I’ll be honest with you; many of Microsoft’s innovations bug me. HTML help, for example, annoys me endlessly—I much prefer the old Winhelp standard. Another gripe of mine is Microsoft’s requirement that I have a CD in my drive in order to get online help while using Visual Studio (or sacrifice an entire hard drive for the documentation). Luckily, I’m not irked over this as often as I could be, thanks to MSDN Online, Microsoft’s developer Web site.
You can find summary information about the site in the following at-a-glance review.
|On the Web at-a-glance review|
Since this is our first use of this at-a-glance format, some explanation of its contents may be helpful. The table below summarizes the site review criteria.
|Cost||Cost to use or join the site, in U.S. dollars unless noted|
|Audience||The experience level of the audience the site typically caters to: beginner, student, intermediate, advanced, or expert|
|Covers||Nutshell summary of the content offered to visitors|
|Highs||Things the site does particularly well|
|Lows||Things the site does poorly or could improve|
|Features||Check marks indicate features the site offers: News—The site contains news relevant to developers. Forums—The site hosts discussion groups. Search—The site has a search feature.|
|Rating||The reviewer’s overall opinion of the site on a five flag scale; more flags mean a better review|
Now that you understand the at-a-glance review format, here’s a look at what I liked—and didn’t like—about MSDN Online.
Virtual library and more
By far, the biggest draw has to be the complete set of Visual Studio documentation, along with full-text searching, to be found here. At my last count, this documentation totaled 10 volumes in book form, four CDs, or two DVD-ROMs. Documentation on all Microsoft’s development tools and SDKs are included in the set. That’s a lot of information however you package it, but it’s organized fairly well. The online books are arranged in a hierarchical tree structure with a root for each book and can be browsed easily, although sometimes they are cross-linked like crazy. Searches can be as restrictive or as encompassing as you desire, although it may take a little investigation to discover how to do this. (Hint: Look for a button labeled “Show Scope.”)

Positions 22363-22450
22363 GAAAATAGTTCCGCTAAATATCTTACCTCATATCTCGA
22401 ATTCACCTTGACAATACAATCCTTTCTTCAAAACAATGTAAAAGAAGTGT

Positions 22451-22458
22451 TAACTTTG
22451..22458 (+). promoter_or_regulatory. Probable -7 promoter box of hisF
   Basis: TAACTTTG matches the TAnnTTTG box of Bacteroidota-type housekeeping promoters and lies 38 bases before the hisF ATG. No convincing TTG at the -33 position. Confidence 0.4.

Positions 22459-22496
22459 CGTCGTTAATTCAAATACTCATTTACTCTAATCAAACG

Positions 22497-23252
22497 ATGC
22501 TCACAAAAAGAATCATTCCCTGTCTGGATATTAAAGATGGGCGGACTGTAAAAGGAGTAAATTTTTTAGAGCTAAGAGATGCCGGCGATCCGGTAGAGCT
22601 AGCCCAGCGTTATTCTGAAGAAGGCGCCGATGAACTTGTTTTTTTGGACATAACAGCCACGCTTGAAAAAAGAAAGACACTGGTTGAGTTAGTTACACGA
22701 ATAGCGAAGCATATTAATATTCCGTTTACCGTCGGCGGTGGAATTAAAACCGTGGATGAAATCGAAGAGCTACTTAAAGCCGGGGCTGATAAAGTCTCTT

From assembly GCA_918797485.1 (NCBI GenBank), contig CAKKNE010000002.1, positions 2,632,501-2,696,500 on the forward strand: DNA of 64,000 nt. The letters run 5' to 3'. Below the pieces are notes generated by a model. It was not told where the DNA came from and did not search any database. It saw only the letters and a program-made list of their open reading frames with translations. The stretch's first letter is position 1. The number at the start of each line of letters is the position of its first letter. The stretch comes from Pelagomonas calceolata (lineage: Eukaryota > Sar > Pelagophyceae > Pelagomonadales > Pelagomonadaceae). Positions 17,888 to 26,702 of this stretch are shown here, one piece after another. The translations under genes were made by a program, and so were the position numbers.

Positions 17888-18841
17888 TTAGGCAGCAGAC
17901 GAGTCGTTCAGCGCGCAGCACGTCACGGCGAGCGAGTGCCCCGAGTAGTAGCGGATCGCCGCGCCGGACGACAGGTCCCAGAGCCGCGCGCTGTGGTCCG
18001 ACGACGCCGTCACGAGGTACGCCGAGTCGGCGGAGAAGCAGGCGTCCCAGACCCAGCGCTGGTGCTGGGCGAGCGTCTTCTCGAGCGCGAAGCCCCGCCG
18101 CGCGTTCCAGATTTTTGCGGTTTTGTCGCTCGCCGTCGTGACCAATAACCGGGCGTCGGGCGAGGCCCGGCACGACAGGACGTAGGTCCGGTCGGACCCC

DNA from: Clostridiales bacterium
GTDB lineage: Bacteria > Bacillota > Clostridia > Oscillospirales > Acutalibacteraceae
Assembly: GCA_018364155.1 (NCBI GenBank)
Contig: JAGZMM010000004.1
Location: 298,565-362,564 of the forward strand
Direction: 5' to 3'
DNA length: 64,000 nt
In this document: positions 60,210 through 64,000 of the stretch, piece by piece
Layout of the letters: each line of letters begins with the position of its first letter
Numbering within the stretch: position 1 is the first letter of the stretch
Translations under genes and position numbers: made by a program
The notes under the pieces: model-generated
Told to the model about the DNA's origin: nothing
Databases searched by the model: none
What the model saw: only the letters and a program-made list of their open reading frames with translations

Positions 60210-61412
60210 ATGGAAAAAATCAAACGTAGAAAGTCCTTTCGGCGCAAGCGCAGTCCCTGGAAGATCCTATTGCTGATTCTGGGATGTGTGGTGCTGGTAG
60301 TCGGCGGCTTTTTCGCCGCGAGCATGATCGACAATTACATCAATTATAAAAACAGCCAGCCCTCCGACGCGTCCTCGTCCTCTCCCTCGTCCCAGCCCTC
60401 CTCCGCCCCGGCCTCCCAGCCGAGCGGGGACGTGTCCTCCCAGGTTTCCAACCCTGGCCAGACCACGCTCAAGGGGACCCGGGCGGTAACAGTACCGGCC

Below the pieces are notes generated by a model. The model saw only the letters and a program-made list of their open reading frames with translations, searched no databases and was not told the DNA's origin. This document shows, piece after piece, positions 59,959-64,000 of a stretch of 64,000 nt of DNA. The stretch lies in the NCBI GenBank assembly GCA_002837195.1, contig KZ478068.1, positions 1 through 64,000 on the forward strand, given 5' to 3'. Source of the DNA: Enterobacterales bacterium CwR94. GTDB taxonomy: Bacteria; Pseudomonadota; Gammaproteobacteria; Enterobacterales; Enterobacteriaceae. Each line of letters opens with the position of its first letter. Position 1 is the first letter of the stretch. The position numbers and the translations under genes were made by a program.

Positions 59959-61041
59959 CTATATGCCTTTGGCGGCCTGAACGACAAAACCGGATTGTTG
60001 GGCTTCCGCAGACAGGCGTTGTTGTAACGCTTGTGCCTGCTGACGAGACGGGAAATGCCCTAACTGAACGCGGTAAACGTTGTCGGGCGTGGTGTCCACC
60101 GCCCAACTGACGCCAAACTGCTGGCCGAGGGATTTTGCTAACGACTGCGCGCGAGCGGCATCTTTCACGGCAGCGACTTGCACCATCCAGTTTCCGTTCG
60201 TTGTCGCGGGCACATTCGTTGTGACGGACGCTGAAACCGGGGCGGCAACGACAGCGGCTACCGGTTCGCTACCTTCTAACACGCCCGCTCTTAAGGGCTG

But there’s more to MSDN Online than just an online library. For developers interested in pursuing Microsoft certification, MSDN Online offers certification program information. It provides a full course catalog, as well as links to various Training and Education Centers (TECs) worldwide.
Even if you aren’t looking for the solution to a particular problem, you’ll find a variety of features and regular columns on topics of interest to developers. At the time of this writing, these included BizTalk Server 2000, Object Inheritance in .NET, and the columns “DHTML Dude” and “Coding on the Edge.” Particularly interesting is the fact that MSDN Online is customizable: Visitors can create profiles indicating which kinds of information and content they’re interested in seeing each time they visit the site.
Unfortunately, once visitors get past the first page, they’ll discover that MSDN Online has tried to apply the same hierarchical structure it uses for the online books to the rest of the content on the site. The results are sometimes confusing and always frustrating. Burying a feature column under three layers of menu makes it difficult for visitors to find the column in the first place and nearly impossible to locate a second time because it’s likely moved from where it was before to a second hiding place. My advice to visitors: Bookmark often.
Although MSDN Online costs no money, it’s not exactly free. Visitors will naturally have to contend with a bit of Microsoft marketing in exchange for all this information. But considering that this is a vendor site, that price doesn’t seem too steep. Overall, MSDN Online is sometimes aggravating but too valuable to miss. I give it four out of five flags.